- Focus on economical fruits and vegetables like bananas, apples, oranges, cabbage, sweet potatoes, dark-green leafy vegetables, green peppers, and regular carrots.
- Think about the foods you throw away. For less waste, buy or cook only what you need.
- Resist temptations at the check-out. Those snack foods and candy are put there for impulse buying. Save money and avoid empty calories!
- Sign up for meal delivery. While some older people have trouble finding enough money to buy food, others need help preparing meals. There are a variety of groups around the country that deliver meals to people who have trouble getting out of their homes. These groups usually offer one hot meal a day. One of the largest is Meals on Wheels America.
EATING AWAY FROM HOME
- Eat out less often.
- Pack your own lunch.
- Carry a nut butter sandwich and piece of fruit for a meal or snack on the plane.
- Opt for fast-casual restaurants like Chipotle or Panera instead of full service to save.
- Eat out at lunchtime instead of dinner to save money.
- Split an entree and add a salad at dinner.
- Take home leftovers for lunch or dinner the next day. And remember to eat them.
- Order water instead of a soft drink.
- Skip dessert unless it’s really good. It’s marked up!
How to Use Your Deep Freeze to Save Money
- Save the Leftovers. Only finish half the lasagna? Freeze what you didn’t eat, and you’ll have another meal ready to be heated up in a week or two. We do this all the time with pizza too.
- Buy in “bulk.” If you have an opportunity to buy a larger quantity of food at a big discount, you can do it and freeze the food you won’t use right away. We like to buy 40 pounds of chicken at a time from Zaycon and freeze it for meals throughout the season.
- Stash extra veggies in a plastic bag to make broth. Save leftover vegetables, and when you have a full baggie, throw them in the crockpot with water to make broth. I like to use our homemade vegetable broth when we make rice in the rice cooker for added flavor.
- Take advantage of seasonal produce. When blueberries are in season, we like to pick them at the farm, and bring them home to freeze. Our blueberry stash from last summer lasted us for almost a year’s worth of weekly smoothies!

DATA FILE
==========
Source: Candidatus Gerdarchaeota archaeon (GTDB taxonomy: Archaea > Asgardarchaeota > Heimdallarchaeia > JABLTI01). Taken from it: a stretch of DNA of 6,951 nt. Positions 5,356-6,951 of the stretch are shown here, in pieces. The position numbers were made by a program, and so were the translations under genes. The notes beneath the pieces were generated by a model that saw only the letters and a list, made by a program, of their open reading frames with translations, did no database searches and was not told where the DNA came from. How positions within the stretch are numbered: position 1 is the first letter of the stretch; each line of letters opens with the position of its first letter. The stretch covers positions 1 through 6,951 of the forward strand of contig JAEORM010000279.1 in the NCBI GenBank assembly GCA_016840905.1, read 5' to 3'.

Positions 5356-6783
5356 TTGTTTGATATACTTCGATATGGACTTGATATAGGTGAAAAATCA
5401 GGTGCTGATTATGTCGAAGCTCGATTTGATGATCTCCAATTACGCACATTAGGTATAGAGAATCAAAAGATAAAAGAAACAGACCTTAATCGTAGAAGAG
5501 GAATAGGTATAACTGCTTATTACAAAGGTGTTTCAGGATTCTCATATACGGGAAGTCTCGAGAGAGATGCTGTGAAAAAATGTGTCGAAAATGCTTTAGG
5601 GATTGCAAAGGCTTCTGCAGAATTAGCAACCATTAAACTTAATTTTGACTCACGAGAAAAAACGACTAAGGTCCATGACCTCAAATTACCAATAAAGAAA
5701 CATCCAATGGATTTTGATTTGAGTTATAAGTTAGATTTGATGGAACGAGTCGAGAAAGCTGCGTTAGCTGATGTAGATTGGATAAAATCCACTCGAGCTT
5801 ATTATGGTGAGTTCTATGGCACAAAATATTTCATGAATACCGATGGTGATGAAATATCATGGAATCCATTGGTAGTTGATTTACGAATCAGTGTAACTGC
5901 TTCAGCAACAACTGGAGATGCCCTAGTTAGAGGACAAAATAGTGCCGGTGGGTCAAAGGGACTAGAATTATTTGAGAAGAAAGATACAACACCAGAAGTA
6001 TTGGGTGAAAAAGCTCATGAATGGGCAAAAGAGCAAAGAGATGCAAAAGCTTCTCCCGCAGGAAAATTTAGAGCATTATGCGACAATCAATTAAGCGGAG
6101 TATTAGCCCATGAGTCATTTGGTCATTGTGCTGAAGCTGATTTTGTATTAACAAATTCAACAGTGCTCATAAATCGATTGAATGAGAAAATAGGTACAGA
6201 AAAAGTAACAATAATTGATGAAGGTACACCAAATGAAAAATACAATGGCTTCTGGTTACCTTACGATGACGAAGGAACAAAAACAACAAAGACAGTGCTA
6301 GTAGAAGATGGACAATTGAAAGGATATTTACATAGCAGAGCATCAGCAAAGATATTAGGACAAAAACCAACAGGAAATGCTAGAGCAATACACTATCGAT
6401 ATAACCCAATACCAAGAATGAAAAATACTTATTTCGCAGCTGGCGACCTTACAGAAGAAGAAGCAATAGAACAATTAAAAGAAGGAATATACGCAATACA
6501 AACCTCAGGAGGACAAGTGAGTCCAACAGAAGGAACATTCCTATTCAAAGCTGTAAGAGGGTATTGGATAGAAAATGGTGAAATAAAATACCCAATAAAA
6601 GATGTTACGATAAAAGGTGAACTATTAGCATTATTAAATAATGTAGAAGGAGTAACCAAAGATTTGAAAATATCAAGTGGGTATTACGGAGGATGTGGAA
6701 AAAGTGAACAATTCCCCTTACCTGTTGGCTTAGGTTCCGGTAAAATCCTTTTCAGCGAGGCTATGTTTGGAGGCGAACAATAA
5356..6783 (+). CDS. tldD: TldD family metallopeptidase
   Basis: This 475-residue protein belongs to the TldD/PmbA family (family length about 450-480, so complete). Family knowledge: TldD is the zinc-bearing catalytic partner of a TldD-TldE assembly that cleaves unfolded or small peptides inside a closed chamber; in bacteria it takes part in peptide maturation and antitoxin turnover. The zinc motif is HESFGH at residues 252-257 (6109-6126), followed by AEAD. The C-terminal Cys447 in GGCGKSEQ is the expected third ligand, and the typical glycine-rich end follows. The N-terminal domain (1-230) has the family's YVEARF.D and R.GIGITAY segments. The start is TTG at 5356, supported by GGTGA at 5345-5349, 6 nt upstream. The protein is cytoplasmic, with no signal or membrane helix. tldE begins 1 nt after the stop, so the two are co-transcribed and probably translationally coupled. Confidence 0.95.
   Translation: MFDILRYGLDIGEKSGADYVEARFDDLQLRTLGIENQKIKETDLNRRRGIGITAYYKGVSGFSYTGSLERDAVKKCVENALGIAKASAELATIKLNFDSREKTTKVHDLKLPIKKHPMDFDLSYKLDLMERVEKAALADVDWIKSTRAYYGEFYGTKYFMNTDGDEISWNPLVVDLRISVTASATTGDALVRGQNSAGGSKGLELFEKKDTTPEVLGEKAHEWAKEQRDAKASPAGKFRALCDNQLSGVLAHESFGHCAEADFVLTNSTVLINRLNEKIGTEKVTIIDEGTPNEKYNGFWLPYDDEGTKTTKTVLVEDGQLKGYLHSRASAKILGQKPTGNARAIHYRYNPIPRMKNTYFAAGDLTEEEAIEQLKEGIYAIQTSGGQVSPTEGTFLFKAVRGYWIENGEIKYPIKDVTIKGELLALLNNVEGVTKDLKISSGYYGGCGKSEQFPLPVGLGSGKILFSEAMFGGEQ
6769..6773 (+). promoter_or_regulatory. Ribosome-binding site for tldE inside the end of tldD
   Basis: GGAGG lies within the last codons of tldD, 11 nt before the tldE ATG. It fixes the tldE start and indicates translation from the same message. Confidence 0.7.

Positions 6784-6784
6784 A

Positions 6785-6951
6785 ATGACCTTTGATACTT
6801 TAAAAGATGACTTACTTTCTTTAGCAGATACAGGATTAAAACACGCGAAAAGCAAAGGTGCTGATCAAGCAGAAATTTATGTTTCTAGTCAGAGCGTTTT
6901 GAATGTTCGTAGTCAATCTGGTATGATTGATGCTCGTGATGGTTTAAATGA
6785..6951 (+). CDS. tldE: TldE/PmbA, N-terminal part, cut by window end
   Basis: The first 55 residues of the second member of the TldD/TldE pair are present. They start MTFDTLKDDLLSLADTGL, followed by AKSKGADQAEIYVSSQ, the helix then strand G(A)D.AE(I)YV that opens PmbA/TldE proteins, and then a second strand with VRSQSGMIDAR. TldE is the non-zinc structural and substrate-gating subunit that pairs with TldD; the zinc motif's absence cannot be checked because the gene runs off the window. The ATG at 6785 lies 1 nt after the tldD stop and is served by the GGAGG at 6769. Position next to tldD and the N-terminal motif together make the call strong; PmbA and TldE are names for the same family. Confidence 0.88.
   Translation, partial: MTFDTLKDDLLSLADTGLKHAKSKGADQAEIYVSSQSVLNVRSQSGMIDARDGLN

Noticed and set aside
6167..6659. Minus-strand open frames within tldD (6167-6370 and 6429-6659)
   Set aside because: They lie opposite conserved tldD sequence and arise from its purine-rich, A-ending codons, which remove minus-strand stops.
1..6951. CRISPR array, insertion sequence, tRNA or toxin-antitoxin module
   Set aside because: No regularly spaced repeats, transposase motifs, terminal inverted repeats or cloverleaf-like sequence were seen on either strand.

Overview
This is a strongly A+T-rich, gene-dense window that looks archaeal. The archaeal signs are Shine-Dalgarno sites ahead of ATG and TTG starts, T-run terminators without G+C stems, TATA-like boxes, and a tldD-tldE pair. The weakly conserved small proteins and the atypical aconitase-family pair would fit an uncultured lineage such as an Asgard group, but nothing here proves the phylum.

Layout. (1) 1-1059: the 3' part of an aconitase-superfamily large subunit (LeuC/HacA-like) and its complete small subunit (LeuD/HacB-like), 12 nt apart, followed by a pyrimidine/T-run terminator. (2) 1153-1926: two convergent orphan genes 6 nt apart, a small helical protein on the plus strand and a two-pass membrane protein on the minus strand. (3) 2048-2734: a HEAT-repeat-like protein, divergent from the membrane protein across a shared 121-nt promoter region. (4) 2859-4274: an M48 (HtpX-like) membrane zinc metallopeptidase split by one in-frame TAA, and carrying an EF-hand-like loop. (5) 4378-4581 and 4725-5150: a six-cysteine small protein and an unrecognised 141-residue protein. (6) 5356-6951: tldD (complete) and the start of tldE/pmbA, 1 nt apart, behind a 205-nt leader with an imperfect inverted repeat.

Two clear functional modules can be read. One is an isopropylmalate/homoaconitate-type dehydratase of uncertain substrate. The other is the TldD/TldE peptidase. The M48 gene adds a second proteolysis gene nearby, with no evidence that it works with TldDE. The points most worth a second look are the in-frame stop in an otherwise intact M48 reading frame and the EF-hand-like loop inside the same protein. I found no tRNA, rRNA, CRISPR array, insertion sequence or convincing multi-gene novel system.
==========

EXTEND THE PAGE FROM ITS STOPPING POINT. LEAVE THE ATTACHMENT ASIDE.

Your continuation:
- Save food before it goes bad. We like to buy big bags of spinach from Costco, but we don’t always end up using it all in time. Instead of letting it go bad, I try to freeze it in plastic baggies. We use the spinach later for smoothies or lasagna.
Try Growing a Garden
If you can, growing your own fruits and vegetables is a great way to save money and have fresh produce at your fingertips. Even if you don’t have a yard to grow a garden, many fruits, vegetables, and herbs can grow in pots on patios or balconies.
Having a constant supply of fresh produce at home can save you money at the store. You may not be able to grow a “money tree” in your garden, but it’ll feel like you did with the extra money you’ll be saving.
Healthy Eating: Not “One Size Fits All”
Diabetes meal plans for healthy eating are not one size fits all. Work with a diabetes care and education specialist to create a meal plan that fits your health needs, tastes, and budget. They’re there to help you make healthy food choices that work with your eating plan. Eating healthy to manage diabetes doesn’t have to be a hassle, and best of all, doesn’t have to break the bank.